Currently there are three tools available for practicing checkers (droughts). The tactics puzzles should be fun and challenging. The opening explorer shows what openings the experts play and how well they do. And the game search lets you explore the database and analyse master level games. I want to add more extensive help files but in the mean time I'll try to answer any questions you post in the forum.
These are scenarios taken from games where one player had an opportunity to gain a decisive advantage. Whether or not that player found the right move(s), your task is to grab that opportunity. You won't play the whole game, just long enough to convince the computer you found the winning combination. Converting the endgame afterwards might be quite difficult but is not part of the puzzle.
If you get the problem wrong or are surprised by the computer's chosen defense, the right side bar shows some analysis which may help. And the left side bar may have user comments about the puzzle.
The analysis is the computer's claimed main line. The 'other tries' and 'defenses' buttons give a list of alternative moves at every step. Each move shows three pieces of information; the move description, the position's evaluation for the player, and a principal variation.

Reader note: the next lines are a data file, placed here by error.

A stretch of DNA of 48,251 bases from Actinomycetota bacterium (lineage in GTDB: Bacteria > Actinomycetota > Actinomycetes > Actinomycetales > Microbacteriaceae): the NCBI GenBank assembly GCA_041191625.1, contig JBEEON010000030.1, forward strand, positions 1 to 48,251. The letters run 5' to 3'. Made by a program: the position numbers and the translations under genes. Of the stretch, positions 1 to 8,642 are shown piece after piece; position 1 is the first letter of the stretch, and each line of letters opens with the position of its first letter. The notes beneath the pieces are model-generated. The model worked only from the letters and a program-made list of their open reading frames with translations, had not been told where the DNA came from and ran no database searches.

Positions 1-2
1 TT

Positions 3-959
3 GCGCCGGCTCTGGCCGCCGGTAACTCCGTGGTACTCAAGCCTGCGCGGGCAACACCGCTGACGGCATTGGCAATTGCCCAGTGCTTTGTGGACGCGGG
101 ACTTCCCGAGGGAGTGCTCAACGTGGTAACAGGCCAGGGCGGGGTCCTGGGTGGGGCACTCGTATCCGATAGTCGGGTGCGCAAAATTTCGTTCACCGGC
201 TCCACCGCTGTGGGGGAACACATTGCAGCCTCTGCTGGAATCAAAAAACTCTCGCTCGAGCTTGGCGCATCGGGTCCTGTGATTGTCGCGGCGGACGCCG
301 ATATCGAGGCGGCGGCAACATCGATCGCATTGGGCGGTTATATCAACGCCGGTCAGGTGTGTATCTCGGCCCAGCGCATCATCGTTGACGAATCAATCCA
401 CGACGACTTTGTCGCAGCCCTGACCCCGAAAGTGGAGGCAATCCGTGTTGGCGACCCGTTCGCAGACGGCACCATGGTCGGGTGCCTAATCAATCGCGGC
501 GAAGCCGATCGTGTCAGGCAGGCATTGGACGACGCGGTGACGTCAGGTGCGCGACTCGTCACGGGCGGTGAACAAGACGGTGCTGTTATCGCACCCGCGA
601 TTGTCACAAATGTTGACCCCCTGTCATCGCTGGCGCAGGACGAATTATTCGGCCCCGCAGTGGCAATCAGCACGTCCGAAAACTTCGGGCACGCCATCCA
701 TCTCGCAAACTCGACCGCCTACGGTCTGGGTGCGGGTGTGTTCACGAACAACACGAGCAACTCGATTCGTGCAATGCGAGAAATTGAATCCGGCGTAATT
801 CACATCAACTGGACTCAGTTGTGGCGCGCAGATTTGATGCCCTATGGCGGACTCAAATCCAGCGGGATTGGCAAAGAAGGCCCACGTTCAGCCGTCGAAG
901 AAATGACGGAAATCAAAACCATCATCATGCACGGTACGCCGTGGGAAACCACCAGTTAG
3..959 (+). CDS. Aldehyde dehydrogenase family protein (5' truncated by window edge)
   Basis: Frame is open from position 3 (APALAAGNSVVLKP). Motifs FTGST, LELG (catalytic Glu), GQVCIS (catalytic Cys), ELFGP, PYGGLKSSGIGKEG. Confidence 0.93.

The evaluation is the computer's calculation of how good a move is for you. 0's are draws, positive 100 is winning by a full checker, negative numbers are good for your opponent. Values above 1000 indicate the engine 'sees' a forced win in the endgame database.
The principal variation (behind the details button) is the computer's best guess as to how play would continue from that point. Hopefully it will reveal why other defenses fail or why other tries are not as good as the main line. Unfortunately in the case of 'database draws' the computer often doesn't give this principal variation and won't be as helpful. In that case look to the comments section. Maybe someone has already answered your question or you can be the first to ask, you're probably not alone in your confusion.
This section is primarily useful after you come back from a game. Use the board to plug in the moves made by you and your opponent and watch the win rates on the right.
If you made a move that few/no experts made it may be a mistake, especially if there are more popular moves. Try to remember the better move and play it next time.
If you played the opening well but had trouble coming up with a plan afterwards, use the games on the left. Maybe you can borrow a plan for the next time you see that opening.
This section is primarily for fun and interest, see what you can find. If you have a player whose style you would like to emulate, view and study their games.
On the left are a list of players for whom I have more than 250 games, sorted by how many games I have.
Some of my favorites finds: